• Habitat: During migration and the nonbreeding season, these birds inhabit a variety of aquatic environments, including rivers, lakes, bays, and open ocean. Nesting birds, however, tend to prefer larger lakes.
  • Range: Red-necked Grebes are very uncommon in South Dakota, with most records in the northeast around Waubay National Wildlife Refuges in November.

Black-necked Grebe (Podiceps nigricollis)

  • Features: A petite waterbird with a disproportionately small head, slender neck, and narrow bill. Its back is smooth and oval-shaped, ending in a fluffy, tailless rear. Breeding birds feature a crested or peaked head and predominantly black plumage with chestnut-colored flanks and golden feathers fanning out behind the bright red eye. Nonbreeding birds are mainly grayish black, with smudged gray cheeks and a dark crown that extends down past the red eye. The neck is pale in color.
  • Behavior: This sociable bird nests in colonies and forms flocks ranging from hundreds to thousands on lakes and ponds during migration and winter. It swims smoothly across the water and leaps up briefly before diving beneath the surface to catch aquatic invertebrates.
  • Habitat: Breeds in shallow lakes and ponds. Prefers saltwater during migration and winter. Found in large groups in extremely salty waters rich in brine shrimp and flies.
  • Range: Common to uncommon in most of South Dakota all year, other than winter months.

Western Grebe (Aechmophorus occidentalis)

  • Features: This is a sizable, slender waterbird with an exceptionally long neck, a substantial head that can appear peaked, and a long, slender, pointed bill. Western Grebes exhibit a stark black-and-white color pattern, with a distinct line between the black and white extending down the neck. The head and much of the face are black, while the area below the eye is white. The bill has a yellowish or greenish-yellow hue, and the eye is red when observed closely.
  • Behavior: Western Grebes are usually found in the water, where they dive for prey or rest on the surface. During dives, they may remain underwater for extended periods. Courting pairs perform a mesmerizing display, racing side by side across the water with gracefully curved necks and bills pointed skyward.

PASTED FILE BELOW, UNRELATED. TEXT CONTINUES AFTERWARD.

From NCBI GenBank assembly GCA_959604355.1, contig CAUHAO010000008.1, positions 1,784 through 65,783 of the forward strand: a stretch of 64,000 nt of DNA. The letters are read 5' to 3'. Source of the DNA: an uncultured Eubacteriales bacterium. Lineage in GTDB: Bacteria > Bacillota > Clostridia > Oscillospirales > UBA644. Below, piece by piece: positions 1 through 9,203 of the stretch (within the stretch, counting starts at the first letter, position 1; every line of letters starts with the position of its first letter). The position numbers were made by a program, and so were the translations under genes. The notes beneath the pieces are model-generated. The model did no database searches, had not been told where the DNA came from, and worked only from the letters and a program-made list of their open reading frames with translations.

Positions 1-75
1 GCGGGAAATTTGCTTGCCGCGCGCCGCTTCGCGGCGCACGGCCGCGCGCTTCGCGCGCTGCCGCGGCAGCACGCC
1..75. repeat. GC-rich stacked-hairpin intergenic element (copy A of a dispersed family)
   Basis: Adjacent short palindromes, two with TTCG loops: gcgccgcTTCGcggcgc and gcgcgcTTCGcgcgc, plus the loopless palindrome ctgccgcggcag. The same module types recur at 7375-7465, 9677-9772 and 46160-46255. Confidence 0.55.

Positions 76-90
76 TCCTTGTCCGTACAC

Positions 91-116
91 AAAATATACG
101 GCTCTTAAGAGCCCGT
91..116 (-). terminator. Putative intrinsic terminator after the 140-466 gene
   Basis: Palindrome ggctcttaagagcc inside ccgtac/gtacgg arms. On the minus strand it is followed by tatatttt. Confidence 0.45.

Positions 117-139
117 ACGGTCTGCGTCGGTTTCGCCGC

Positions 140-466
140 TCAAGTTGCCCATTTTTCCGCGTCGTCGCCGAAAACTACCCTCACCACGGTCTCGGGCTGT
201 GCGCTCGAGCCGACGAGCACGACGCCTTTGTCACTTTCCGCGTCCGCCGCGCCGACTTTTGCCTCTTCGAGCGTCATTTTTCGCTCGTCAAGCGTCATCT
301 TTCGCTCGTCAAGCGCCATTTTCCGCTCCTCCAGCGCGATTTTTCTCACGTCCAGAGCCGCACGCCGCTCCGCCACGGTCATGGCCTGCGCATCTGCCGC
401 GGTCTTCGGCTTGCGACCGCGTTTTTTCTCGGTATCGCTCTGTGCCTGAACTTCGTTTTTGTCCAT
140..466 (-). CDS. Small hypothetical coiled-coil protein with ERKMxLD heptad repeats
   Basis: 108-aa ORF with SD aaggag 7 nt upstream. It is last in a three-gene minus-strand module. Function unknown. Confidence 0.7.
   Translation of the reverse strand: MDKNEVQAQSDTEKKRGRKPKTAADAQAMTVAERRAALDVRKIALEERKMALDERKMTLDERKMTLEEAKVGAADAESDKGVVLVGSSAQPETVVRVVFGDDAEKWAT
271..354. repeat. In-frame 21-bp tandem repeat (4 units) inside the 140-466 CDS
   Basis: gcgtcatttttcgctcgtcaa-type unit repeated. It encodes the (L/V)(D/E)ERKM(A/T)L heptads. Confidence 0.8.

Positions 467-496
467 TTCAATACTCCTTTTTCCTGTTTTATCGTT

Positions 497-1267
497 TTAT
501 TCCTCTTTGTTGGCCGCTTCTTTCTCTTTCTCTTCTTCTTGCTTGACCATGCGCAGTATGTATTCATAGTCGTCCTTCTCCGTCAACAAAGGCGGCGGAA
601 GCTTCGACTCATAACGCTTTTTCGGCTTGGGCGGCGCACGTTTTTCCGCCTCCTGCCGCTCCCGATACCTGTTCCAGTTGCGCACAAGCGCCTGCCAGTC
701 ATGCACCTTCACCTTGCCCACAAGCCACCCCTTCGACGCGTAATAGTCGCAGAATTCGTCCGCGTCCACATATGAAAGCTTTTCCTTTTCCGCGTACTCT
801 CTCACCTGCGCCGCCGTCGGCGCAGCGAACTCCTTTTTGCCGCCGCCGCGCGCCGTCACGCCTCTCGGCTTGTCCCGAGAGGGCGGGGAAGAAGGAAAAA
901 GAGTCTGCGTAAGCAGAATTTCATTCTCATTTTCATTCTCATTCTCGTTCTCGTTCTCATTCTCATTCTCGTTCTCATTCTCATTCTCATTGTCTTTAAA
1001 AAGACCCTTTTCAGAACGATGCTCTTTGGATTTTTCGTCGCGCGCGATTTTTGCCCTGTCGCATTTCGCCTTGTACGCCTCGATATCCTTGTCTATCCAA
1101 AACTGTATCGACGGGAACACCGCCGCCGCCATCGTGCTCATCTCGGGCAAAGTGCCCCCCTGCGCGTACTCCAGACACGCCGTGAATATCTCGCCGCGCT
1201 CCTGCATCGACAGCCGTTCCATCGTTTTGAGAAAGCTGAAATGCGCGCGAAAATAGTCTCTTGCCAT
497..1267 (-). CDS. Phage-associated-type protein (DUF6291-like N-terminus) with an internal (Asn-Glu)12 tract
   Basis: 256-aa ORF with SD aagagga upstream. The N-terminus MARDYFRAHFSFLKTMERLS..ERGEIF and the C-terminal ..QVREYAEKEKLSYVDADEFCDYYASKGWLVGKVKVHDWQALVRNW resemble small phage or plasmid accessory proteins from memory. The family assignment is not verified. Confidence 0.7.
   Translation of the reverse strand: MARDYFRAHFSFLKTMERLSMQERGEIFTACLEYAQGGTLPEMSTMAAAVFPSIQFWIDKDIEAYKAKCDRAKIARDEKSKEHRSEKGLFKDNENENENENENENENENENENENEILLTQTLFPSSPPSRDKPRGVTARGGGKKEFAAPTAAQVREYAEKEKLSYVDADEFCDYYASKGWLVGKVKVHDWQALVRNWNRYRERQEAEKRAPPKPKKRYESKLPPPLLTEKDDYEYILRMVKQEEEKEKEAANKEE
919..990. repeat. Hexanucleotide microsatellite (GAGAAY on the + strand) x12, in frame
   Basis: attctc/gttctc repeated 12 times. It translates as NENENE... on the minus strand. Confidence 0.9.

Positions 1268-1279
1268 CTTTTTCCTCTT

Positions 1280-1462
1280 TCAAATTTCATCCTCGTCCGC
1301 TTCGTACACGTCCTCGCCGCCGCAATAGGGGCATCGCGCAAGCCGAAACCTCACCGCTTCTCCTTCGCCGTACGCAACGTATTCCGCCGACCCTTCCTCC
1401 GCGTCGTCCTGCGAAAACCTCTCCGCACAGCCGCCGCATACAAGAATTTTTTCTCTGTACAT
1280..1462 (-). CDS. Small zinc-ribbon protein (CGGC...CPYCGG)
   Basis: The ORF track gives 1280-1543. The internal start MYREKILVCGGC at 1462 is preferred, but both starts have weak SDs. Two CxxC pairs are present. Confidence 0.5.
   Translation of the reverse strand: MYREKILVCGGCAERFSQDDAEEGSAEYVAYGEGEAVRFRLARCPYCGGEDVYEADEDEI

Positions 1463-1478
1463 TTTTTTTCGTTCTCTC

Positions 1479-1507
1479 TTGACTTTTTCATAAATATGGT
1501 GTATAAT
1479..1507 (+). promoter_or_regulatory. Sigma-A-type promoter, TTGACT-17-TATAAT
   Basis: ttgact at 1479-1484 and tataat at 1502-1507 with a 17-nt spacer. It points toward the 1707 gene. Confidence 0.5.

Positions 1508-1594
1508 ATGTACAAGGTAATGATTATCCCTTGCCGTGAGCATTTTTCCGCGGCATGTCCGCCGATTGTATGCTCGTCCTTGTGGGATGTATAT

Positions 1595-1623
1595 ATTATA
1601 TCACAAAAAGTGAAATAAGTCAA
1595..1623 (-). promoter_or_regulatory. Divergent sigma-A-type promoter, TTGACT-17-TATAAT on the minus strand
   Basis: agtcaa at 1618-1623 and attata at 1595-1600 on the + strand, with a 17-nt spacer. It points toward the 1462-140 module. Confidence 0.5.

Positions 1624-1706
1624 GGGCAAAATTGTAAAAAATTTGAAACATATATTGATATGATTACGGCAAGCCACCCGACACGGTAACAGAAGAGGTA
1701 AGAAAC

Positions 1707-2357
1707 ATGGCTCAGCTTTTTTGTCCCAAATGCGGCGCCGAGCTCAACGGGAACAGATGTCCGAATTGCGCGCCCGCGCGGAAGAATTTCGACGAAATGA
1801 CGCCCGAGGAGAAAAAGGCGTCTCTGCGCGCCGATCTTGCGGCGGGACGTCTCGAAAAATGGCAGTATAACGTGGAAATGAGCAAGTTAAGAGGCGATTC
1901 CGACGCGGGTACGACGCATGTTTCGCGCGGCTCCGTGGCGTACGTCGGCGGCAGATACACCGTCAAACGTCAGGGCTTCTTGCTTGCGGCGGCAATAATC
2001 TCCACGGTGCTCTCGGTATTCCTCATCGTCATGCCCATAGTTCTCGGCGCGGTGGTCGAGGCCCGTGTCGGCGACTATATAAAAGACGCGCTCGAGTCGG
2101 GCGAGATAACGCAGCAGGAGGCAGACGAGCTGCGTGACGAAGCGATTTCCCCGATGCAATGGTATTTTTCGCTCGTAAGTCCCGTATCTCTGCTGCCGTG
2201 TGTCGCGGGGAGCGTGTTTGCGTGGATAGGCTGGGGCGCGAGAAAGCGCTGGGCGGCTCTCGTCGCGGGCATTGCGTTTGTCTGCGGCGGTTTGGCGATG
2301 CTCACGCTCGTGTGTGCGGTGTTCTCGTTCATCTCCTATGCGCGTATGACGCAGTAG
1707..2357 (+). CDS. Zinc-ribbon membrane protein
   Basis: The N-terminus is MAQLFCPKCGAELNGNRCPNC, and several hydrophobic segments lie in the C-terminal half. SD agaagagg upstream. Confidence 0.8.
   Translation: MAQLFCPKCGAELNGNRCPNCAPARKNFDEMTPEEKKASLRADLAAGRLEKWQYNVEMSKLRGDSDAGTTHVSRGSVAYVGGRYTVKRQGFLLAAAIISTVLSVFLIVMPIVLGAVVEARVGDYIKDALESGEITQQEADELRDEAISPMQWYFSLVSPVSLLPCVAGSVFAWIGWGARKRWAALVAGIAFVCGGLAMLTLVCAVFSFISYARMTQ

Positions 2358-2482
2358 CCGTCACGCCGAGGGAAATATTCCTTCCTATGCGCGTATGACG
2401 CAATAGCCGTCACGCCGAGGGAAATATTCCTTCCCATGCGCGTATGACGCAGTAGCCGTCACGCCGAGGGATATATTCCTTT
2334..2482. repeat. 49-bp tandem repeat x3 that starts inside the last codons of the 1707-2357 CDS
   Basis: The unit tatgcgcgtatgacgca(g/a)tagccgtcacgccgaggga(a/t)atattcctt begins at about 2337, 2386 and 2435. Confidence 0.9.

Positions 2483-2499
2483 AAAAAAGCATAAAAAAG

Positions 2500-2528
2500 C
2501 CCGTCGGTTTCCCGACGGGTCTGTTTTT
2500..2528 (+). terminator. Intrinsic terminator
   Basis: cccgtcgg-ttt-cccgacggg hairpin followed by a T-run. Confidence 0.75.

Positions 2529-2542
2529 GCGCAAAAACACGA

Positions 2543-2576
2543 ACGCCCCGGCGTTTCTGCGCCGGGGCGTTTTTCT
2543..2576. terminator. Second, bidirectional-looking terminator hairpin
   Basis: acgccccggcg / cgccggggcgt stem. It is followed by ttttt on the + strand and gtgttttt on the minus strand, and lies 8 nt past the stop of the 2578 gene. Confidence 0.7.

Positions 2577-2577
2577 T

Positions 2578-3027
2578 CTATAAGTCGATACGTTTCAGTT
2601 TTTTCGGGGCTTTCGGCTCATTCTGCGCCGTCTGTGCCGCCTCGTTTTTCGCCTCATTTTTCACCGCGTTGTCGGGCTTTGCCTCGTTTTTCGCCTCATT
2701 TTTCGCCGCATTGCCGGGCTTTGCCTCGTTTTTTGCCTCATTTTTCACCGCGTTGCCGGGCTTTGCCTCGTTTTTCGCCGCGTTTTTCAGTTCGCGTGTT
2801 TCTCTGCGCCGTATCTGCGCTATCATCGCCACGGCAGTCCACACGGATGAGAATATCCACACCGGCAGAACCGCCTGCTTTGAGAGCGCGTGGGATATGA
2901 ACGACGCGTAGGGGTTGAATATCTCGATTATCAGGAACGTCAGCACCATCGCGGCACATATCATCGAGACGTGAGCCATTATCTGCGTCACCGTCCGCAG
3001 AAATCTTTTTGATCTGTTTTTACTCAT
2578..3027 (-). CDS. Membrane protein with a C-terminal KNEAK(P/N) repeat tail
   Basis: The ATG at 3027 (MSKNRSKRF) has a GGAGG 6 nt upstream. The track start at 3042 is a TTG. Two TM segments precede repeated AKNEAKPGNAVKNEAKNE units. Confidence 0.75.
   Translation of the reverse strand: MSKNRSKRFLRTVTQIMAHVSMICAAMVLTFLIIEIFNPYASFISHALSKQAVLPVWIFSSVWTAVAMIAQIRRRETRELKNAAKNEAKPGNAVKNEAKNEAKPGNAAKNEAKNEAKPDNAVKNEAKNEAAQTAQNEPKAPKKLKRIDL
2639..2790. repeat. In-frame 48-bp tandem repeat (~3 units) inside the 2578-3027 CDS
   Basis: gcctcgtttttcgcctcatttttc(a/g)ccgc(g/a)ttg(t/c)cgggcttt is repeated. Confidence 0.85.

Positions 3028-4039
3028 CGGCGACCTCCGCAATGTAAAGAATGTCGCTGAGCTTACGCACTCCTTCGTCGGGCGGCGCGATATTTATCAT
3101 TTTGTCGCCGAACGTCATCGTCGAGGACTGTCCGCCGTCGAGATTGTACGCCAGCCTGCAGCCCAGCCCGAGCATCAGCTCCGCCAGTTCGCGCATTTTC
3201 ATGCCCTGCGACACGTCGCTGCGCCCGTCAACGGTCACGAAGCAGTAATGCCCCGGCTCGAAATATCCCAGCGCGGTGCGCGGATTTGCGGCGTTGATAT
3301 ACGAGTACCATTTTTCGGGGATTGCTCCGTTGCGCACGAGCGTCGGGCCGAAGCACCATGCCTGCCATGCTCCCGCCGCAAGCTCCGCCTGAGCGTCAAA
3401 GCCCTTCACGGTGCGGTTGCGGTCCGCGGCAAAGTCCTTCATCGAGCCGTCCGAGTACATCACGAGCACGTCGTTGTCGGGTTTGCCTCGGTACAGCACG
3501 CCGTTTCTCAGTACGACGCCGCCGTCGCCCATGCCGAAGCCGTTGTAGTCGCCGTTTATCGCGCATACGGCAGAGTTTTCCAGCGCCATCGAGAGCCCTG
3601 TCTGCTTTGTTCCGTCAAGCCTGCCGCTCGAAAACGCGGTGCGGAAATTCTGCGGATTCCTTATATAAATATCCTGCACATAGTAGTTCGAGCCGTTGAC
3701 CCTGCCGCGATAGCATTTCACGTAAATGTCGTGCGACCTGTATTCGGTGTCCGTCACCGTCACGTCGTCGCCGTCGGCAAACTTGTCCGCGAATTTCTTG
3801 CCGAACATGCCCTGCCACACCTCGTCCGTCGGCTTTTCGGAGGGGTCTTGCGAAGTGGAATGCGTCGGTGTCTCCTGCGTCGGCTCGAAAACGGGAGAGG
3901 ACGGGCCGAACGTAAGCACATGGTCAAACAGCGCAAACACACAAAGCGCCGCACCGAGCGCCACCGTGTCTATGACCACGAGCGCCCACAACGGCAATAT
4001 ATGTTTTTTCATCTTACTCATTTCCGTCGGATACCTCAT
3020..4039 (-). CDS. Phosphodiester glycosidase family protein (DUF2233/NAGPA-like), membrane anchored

• Habitat: Breeding birds inhabit freshwater lakes, while nonbreeding birds can be found in both freshwater and saltwater habitats, although they stay close to shore in ocean settings.
  • Range: Possibly South Dakota’s most common grebe species, these birds are found regularly across the state between April and December mostly.

Clark’s Grebe (Aechmophorus clarkii)

  • Features: A sizable waterbird with an exceptionally long, slender neck, a fine, straight bill, and a comparatively small body. It features a clean mix of dark upper parts and white underparts. The face is white up to and around the eye, where it meets the black cap. The bill is a striking orange or orange-yellow, and the eye appears red at close range.
  • Behavior: Clark’s Grebes spend most of their day diving for food or resting on the water. During courtship, pairs engage in ritualized displays that include synchronized racing across the water while nearly upright. These birds seldom fly and typically migrate at night.
  • Habitat: Clark’s Grebes are almost exclusively found in aquatic environments. Breeding birds inhabit freshwater lakes, while non-breeding birds can be seen in both freshwater habitats and along saltwater coasts.
  • Range: Clark’s Grebes are very uncommon in South Dakota, mostly recorded in the northeast of the state, with scattered records elsewhere.

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The six grebe species found in South Dakota offer a rich and varied snapshot of the state’s aquatic birdlife. Whether you’re observing their intricate courtship rituals, unique nesting habits, or skilled diving abilities, these birds provide a captivating experience for both novice and seasoned birdwatchers. Their presence across various freshwater and saltwater habitats highlights the importance of preserving these ecosystems to maintain the health and diversity of South Dakota’s wildlife. By appreciating and protecting these remarkable birds, we contribute to the conservation of the natural beauty and ecological balance of the region.